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Giant pulmonary hamartoma
© Ganti et al; licensee BioMed Central Ltd. 2006
Received: 05 May 2006
Accepted: 03 August 2006
Published: 03 August 2006
Pulmonary hamartomas are usually an incidental finding and range in size from 1 cm to 8 cm in diameter in various series. We report a case of a massive pulmonary hamartoma (size 25.5 × 17.5 × 6.5 cm and weighing 1134 g) in a 61 year old male who presented with a short history of breathlessness. The tumour was arising from the medial border of the right lung and occupying most of the right chest extending in to the anterior mediastinum. The tumour was compressing the right lung and there was no evidence of infiltration into the surrounding structures. It was successfully treated by surgical resection and final histology was pulmonary hamartoma with predominantly adipose and leiomyomatous differentiation.
Pulmonary hamartomas, also known as mesenchymomas, can be parenchymal (80%) or endobronchial (10–20%) in location . Parenchymal lesions are usually an incidental finding and range in size from 1 cm to 8 cm in diameter in various series . The endobronchial tumours usually present with new onset respiratory symptoms most commonly recurrent chest infections or haemoptysis . We report a case of giant hamartoma which we believe is the largest reported case in literature yet, and this was successfully resected via a median sternotomy.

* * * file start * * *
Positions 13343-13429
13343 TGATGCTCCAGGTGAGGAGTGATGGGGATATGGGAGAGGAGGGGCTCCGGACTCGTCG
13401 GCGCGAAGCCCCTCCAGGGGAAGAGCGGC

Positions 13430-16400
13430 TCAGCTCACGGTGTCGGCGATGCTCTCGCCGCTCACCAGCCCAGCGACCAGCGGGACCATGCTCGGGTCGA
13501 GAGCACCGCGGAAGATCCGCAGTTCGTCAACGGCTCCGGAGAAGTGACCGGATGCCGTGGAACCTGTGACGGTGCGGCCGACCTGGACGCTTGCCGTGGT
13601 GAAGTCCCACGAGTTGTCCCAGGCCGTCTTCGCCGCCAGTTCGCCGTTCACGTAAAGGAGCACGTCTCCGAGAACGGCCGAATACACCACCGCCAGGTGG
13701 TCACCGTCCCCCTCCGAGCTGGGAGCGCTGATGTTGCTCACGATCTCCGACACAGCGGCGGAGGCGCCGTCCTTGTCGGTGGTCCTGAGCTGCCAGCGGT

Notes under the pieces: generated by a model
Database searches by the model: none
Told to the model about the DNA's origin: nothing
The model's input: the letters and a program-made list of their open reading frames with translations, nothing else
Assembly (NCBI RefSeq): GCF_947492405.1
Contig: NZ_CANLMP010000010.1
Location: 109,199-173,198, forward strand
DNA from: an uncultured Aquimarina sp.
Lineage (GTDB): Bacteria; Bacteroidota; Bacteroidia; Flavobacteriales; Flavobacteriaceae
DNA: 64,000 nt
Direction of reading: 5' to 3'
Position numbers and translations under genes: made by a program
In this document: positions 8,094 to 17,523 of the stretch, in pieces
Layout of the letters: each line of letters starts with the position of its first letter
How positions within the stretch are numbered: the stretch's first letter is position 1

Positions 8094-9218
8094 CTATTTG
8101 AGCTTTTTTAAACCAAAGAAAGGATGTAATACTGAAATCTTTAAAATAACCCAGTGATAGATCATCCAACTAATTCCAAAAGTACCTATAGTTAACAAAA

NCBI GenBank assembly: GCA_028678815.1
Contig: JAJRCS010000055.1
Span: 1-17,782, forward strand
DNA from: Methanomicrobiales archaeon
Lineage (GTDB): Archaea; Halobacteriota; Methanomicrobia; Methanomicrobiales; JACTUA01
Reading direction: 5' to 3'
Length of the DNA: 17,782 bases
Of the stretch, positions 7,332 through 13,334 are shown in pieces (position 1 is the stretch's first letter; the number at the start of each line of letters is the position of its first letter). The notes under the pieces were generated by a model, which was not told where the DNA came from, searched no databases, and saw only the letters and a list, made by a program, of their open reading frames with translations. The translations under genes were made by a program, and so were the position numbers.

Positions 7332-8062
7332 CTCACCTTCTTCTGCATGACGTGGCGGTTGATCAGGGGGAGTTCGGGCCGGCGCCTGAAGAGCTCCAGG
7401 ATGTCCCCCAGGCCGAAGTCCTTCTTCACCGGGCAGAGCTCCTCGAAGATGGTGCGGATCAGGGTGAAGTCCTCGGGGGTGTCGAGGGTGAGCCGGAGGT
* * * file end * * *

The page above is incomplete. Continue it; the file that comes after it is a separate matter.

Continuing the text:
Pulmonary hamartomas or mesenchymomas are the most common form of benign lung tumours with an incidence of between 0.025% – 0.32% according to different necropsy studies . In a large series they constituted 7–14% of all coin lesions . Most of these are parenchymal lesions with endobronchial lesions making up only about 10% . The peak incidence is between the sixth and seventh decades with a male preponderance . The parenchymal lesions are usually an incidental radiological finding of a round homogeneous opacity in the periphery, whereas endobronchial lesions are usually associated with haemoptysis and obstructive pneumonia . The size of these parenchymal lesions ranges from 1–8 cm and the tumour in our case is more than 3 times that of any previously published [6, 7]. The histology of the parenchymal lesions usually reveals a predominant chondroid differentiation (80%), with fibroblastic (12%), fatty (5%) and osseous (3%) differentiation making the rest [3, 7]. In our case it was predominantly made of adipose and leiomyomatous differentiation. The size of the tumour and the histology make it an unusual presentation.
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